February 04, 2011

New OpenEXR plug-in for Photoshop CS5

Photoshop PM Zorana Gee writes,

People who work in the 3D and film industries and who use the OpenEXR format in Photoshop CS5 will be happy to know that we now offer a plugin which  preserves files’ alpha channel on import/export. Out the box, Photoshop bakes the alpha into the layer transparency. Users who are happy with this behavior don’t need to do anything. Others who find that they need to preserve the alpha channel should simply install this plugin to override the default behavior.

Posted by John Nack at 3:24 PM on February 04, 2011

Comments

  • Chris Cox — 12:12 AM on February 05, 2011

    That is incorrect.

    The new plugin opens the transparency channel from the EXR file as an alpha channel. That means that it may not look correct or composite correctly in Photoshop, but it may be how some people are used to seeing their EXR files in other applications.

    The existing EXR plugin that ships with Photoshop does not “bake the alpha into transparency” – the transparency channel in the EXR file is opened as transparency just like it’s supposed to be. The existing EXR plugin imports the image with the correct appearance and ability to composite correctly in Photoshop.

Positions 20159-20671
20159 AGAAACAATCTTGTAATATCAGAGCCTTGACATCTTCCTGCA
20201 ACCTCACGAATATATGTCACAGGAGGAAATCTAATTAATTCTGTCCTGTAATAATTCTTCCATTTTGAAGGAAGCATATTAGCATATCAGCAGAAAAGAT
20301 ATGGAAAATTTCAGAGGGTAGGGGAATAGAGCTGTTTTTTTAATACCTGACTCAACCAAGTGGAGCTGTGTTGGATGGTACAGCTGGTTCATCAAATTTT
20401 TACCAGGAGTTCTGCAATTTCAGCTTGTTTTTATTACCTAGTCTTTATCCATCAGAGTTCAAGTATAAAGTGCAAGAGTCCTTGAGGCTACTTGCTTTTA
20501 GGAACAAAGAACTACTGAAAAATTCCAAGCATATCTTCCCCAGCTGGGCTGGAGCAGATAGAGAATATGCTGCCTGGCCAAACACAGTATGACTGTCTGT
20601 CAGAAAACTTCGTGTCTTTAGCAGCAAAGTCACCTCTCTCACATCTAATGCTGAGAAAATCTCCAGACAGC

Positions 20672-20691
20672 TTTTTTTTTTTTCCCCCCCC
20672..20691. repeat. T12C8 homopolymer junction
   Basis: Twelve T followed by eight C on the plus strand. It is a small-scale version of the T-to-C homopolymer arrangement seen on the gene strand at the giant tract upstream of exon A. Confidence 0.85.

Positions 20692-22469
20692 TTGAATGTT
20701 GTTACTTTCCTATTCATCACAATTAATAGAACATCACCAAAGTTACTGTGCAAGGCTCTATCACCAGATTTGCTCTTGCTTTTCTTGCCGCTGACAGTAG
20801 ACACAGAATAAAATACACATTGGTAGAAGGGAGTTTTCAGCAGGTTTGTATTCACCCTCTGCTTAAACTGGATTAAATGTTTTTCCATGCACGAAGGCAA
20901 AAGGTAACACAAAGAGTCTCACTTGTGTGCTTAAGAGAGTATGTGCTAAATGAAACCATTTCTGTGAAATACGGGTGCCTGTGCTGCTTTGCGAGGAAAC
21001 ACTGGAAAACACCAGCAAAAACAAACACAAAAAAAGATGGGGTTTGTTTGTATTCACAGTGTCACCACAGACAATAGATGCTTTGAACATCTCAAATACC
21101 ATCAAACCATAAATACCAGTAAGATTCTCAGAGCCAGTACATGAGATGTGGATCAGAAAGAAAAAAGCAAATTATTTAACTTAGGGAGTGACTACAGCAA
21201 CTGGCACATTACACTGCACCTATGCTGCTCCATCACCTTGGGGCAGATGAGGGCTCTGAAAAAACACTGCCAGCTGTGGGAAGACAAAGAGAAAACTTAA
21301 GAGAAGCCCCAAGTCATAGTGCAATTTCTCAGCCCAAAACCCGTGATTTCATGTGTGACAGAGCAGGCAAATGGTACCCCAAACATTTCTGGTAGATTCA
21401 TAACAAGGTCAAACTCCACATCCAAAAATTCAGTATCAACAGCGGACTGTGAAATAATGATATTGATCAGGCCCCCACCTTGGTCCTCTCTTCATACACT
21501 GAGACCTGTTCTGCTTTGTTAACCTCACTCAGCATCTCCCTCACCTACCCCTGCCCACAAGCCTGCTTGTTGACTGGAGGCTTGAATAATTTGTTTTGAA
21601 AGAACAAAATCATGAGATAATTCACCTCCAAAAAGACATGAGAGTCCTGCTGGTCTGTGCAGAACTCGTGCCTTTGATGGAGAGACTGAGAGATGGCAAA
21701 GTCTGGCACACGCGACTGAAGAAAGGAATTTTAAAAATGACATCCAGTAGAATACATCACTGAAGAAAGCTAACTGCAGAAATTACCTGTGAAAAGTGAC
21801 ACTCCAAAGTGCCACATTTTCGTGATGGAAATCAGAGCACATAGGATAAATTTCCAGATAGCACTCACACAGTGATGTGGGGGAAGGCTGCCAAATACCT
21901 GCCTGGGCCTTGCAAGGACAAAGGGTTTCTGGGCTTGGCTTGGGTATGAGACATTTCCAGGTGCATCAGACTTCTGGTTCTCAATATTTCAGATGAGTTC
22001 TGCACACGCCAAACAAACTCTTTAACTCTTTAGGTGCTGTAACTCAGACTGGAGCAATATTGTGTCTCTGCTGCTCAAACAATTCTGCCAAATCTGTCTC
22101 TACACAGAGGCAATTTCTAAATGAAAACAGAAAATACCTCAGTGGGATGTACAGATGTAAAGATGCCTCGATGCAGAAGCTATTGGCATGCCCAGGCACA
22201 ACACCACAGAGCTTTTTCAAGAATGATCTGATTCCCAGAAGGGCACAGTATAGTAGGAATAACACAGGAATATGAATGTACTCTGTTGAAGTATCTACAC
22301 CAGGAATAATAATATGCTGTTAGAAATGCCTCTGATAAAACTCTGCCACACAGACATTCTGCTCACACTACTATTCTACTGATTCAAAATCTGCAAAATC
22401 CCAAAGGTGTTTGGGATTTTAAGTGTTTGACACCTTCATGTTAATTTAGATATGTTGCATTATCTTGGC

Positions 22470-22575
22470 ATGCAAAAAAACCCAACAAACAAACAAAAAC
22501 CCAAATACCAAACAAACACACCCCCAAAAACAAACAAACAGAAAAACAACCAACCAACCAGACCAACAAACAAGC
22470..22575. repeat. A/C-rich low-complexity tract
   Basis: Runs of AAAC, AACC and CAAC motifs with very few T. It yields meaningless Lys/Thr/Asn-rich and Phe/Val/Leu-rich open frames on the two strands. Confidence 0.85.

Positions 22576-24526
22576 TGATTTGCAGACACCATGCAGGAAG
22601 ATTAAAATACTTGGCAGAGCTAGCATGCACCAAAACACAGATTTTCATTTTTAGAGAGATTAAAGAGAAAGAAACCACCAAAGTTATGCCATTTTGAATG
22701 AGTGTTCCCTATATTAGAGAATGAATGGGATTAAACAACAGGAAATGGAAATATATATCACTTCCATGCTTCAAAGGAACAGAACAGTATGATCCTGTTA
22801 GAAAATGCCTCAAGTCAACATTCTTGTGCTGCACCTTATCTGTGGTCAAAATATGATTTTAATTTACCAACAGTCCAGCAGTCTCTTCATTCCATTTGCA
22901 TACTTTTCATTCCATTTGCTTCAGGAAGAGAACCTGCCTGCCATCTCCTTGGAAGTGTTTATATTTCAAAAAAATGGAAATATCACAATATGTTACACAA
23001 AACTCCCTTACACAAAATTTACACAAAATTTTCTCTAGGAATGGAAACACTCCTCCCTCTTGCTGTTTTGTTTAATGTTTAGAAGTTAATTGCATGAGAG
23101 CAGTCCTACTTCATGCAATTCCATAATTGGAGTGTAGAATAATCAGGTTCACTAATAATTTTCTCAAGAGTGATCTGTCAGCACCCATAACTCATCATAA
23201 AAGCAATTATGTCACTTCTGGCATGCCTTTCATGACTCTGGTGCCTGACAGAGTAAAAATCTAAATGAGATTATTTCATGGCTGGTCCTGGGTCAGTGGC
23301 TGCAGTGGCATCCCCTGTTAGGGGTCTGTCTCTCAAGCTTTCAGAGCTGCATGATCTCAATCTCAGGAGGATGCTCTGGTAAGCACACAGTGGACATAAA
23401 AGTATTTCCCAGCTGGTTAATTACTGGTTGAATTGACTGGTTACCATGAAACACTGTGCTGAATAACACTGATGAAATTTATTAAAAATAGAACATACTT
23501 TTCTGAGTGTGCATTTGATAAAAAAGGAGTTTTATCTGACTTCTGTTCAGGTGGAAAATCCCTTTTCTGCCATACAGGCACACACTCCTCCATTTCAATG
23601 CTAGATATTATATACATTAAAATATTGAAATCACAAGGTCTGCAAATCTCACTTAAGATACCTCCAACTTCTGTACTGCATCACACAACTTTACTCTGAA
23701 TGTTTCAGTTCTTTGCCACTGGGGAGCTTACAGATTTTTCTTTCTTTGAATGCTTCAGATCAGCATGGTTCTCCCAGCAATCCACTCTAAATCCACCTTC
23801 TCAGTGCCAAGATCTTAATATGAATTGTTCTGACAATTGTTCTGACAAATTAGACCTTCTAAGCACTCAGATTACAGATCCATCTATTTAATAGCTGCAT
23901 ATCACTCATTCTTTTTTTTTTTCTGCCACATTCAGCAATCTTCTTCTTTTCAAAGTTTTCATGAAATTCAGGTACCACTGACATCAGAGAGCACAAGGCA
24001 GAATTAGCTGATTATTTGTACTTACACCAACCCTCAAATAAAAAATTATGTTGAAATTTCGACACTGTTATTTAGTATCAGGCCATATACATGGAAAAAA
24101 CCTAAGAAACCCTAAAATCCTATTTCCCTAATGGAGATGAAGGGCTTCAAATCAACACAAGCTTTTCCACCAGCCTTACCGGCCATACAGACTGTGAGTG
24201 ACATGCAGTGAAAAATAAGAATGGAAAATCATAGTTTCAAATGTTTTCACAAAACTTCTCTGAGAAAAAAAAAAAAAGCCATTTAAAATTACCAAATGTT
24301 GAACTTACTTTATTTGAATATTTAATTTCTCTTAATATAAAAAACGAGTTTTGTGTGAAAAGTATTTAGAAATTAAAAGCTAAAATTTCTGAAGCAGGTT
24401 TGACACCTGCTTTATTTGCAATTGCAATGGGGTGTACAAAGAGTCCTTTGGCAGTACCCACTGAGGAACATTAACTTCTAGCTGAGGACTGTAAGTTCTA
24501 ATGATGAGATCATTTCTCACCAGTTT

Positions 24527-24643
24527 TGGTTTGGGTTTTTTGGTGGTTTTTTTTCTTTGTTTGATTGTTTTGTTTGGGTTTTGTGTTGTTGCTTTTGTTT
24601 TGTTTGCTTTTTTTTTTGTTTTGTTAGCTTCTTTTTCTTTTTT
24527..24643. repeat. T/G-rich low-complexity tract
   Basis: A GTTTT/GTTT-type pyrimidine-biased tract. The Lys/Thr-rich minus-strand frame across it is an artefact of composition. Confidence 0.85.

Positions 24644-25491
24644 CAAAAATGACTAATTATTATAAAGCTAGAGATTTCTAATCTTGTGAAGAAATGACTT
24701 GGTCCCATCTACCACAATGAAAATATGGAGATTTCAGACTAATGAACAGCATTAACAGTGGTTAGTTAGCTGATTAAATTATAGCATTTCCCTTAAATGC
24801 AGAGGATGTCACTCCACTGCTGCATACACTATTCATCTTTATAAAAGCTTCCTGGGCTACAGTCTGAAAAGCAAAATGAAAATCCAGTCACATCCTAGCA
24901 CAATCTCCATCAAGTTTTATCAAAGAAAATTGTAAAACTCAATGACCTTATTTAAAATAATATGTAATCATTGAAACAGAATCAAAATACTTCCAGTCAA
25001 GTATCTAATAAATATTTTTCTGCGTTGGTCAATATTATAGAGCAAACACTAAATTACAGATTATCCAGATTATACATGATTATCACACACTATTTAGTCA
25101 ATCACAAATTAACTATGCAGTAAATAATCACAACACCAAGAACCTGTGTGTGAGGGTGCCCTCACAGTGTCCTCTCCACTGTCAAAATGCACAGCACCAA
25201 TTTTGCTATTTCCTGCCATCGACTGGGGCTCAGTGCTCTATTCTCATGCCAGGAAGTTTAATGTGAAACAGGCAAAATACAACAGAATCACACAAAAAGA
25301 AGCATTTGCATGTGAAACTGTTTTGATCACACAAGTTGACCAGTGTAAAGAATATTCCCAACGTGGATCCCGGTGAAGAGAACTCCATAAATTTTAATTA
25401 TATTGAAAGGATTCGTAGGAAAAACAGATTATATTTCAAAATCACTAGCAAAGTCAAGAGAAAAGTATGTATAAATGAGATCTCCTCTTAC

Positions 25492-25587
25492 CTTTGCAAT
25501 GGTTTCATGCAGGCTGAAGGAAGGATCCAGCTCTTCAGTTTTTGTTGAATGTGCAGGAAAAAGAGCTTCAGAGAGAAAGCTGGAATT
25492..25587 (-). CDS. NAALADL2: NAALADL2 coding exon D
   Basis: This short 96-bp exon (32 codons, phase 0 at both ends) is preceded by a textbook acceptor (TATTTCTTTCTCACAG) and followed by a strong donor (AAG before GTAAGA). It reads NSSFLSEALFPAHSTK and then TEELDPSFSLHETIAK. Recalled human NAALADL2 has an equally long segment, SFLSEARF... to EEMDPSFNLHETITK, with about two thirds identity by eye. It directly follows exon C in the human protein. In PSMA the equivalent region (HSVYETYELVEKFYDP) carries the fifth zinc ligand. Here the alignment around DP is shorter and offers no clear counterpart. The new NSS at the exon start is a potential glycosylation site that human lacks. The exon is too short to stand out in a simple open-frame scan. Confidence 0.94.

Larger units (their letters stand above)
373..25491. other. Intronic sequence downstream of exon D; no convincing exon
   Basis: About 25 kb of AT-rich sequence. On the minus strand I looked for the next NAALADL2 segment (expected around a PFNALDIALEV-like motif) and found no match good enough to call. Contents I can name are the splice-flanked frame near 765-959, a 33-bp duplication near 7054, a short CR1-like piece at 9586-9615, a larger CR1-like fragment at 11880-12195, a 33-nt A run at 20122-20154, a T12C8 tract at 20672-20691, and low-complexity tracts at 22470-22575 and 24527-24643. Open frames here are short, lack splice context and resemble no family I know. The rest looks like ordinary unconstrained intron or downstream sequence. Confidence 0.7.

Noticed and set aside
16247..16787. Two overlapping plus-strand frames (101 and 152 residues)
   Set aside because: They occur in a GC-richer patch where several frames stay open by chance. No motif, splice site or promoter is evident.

• pixl — 7:14 AM on February 05, 2011

    Holyyyy gloryy! Adobe deserves a biiig wet kiss for this!!
    Thanks a lot!

    Neverming it was four years in waiting (since CS3 changed this behaviour to “coxrect one”) and historic debates in http://forums.adobe.com/thread/369637 how hard is to “add an option” to open so called “transparency” as “alpha”…

    Finally to upgrade! :) Cheers- keep up good work!

  • Joe Dubya — 11:34 AM on March 27, 2011

    Holy HELL! I just upgraded to Photoshop CS5 and I freaking HATE the fact that Photoshop now pre-bakes the alpha into the image formats that support alphas(!)

    What the crap?!

    I render out of 3D apps and sometimes selectively want alphas on certain objects – but I usually need the entire image, or, I may want to “tune” the alpha before I use it as a mask. Now, Photoshop just nukes all that data. Nice.

    Why not just add a box in Preferences that says “Pre-compute Transparency from Alpha” or “Keep Alpha as Separate Channel”? Now I’m going to have to render out multiple passes to get what used to take one step. CS5 just complicated my workflow….

  • Chris Cox — 9:02 AM on March 28, 2011

    Joe – you are confusing alpha and transparency. Photoshop is opening EXR images exactly the way that the EXR standard says it should. And the data is not “nuked” – it’s all still there. You’re just seeing a preview of the transparency.
    Also, none of that changed in CS5.

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